which refers to compositional models is derived mostly from the principle of corresponding
states and its extensions. In these correlations beside previous properties, other properties
such as reservoir fluid composition, pour point temperature, molar mass, normal boiling
point, critical temperature and acentric factor of components are used [8].

© 2012 Al-Rawahi et al., licensee InTech. This is an open access chapter distributed under the terms of the
Creative Commons Attribution License (, which permits
unrestricted use, distribution, and reproduction in any medium, provided the original work is properly cited.
294 Advances in Modeling of Fluid Dynamics

Ideally, viscosity is experimentally measured in laboratory. When such direct measurements

are not available, correlations from the literature are often used. Fundamentally, there are
two different types of correlations in the literature. The first group of correlations is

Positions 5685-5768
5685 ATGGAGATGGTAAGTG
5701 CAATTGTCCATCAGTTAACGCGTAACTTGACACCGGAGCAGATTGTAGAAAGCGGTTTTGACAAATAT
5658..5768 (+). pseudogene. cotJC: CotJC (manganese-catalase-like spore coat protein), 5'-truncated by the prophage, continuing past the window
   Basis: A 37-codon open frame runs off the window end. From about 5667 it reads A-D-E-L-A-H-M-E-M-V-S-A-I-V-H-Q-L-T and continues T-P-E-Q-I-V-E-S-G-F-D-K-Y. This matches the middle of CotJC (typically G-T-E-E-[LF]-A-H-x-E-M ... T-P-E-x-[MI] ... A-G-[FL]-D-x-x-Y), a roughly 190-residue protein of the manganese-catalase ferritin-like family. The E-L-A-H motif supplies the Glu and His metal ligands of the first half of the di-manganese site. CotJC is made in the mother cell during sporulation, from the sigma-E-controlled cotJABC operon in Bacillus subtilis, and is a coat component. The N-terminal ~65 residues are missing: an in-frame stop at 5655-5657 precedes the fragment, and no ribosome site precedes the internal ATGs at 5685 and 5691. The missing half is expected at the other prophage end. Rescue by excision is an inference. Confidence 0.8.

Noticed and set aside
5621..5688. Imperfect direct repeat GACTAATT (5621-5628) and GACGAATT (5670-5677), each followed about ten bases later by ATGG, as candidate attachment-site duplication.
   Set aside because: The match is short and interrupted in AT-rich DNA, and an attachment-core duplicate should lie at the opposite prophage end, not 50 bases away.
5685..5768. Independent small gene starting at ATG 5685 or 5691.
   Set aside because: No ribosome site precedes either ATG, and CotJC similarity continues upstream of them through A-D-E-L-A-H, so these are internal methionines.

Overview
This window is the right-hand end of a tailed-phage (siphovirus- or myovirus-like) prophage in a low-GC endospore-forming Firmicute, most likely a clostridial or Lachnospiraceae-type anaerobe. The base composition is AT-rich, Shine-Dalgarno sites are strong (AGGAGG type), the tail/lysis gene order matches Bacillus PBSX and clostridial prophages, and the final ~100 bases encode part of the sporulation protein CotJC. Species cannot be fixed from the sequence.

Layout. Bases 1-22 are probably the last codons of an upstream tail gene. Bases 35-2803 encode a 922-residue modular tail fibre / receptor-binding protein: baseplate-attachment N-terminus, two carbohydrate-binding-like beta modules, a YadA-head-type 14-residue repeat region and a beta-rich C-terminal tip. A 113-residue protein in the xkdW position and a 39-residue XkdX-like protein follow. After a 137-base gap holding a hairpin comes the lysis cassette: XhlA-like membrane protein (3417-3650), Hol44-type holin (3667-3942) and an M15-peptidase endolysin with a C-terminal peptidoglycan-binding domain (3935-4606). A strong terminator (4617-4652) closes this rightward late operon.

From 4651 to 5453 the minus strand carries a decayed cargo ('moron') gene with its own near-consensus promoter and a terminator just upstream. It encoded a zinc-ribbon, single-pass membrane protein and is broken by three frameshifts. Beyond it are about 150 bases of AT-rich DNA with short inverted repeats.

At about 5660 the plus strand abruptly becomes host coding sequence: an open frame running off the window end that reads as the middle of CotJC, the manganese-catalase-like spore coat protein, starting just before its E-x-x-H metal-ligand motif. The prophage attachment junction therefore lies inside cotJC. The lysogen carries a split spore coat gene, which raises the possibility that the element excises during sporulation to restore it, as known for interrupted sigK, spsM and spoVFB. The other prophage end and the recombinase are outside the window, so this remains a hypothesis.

developed using randomly selected datasets [9]. Such correlations could be called generic
correlations. The second group of correlations, called specialized correlations, is developed
using a certain geographical area or a certain class/type of oil. Correlations using randomly
selected datasets may not be suitable for certain type of oils, or certain geographical areas.
Even though the authors of the generic correlations want to cover a wide range of data,
specialized correlations still work better for certain types of oils. Specialized correlations
represent the properties of a certain type of oil or geographical area (for which they are
developed) better than the general purpose correlations[9].

2. Experimental data and analysis

In this study, PVT experimental data of three sample oils from Omani dead oils have been
measured. Each sample was introduced into Viscometer tube and inserted into the heating
bath, set at initial temperature of 25oC with incremental temperature of 10 oC to a final